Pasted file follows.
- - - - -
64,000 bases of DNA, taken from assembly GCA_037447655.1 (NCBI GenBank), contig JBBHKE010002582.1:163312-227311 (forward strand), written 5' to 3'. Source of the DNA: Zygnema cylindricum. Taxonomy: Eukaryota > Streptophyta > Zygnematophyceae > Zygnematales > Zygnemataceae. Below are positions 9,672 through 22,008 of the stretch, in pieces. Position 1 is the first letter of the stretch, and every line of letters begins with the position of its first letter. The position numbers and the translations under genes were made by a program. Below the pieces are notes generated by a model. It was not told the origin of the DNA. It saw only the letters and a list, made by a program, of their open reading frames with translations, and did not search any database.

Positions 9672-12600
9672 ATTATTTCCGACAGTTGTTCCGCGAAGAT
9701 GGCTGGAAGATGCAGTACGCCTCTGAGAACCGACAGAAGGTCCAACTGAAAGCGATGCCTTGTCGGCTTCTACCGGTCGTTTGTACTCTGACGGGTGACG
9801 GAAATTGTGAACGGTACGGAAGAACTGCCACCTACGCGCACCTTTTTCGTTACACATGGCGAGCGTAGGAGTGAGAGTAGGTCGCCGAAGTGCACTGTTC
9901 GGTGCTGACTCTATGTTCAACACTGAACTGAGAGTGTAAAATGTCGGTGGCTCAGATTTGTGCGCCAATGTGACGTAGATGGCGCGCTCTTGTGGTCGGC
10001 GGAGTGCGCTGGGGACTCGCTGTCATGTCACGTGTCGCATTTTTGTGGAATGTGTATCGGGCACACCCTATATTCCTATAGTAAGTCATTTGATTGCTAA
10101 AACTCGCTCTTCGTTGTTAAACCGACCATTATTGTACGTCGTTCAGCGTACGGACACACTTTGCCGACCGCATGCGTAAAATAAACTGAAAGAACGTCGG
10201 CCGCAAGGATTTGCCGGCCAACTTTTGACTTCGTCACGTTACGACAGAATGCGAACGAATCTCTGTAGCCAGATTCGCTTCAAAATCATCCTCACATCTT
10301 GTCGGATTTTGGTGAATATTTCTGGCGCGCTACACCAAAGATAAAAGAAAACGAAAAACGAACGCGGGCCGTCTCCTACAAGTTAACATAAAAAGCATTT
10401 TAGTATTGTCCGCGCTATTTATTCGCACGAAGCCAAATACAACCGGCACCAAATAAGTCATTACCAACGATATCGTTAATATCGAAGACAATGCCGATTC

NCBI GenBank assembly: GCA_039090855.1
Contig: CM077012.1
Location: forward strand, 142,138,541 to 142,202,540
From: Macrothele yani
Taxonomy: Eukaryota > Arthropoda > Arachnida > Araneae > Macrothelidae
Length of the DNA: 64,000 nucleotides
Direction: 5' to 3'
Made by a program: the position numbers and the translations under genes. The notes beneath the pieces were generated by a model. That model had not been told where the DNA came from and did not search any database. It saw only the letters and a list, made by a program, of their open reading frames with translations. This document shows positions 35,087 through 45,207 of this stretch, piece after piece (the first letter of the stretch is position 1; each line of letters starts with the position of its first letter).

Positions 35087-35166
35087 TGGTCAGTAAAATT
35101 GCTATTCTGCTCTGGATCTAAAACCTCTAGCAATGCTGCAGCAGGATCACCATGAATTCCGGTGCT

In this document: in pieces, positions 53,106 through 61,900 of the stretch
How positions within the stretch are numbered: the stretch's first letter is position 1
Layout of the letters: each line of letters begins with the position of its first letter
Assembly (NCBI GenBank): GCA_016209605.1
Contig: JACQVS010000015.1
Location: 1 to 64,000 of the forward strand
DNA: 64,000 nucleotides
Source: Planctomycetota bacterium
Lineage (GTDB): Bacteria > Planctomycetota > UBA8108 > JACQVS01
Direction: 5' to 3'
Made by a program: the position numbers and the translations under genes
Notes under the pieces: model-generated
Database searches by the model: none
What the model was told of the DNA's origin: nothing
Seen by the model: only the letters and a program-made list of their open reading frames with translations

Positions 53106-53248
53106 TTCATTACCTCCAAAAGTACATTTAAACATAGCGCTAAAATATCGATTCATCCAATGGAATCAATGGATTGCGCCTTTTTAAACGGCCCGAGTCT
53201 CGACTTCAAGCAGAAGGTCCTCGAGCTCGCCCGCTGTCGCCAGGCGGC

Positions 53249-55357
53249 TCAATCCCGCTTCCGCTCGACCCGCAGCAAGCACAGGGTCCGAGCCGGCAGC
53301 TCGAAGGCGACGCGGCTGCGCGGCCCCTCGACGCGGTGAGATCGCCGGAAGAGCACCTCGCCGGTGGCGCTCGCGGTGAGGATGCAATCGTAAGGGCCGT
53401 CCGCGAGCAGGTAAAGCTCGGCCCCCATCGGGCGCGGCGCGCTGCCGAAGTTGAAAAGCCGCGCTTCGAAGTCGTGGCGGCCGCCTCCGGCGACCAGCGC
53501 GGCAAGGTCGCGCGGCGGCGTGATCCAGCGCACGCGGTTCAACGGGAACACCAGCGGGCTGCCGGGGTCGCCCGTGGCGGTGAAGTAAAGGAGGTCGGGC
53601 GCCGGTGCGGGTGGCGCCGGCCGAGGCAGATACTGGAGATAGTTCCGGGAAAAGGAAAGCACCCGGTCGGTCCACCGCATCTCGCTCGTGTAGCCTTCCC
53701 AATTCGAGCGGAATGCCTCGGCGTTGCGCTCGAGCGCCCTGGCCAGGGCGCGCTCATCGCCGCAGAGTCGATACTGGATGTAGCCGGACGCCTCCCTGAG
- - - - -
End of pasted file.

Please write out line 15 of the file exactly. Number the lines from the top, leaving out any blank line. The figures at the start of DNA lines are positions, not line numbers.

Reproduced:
From: Macrothele yani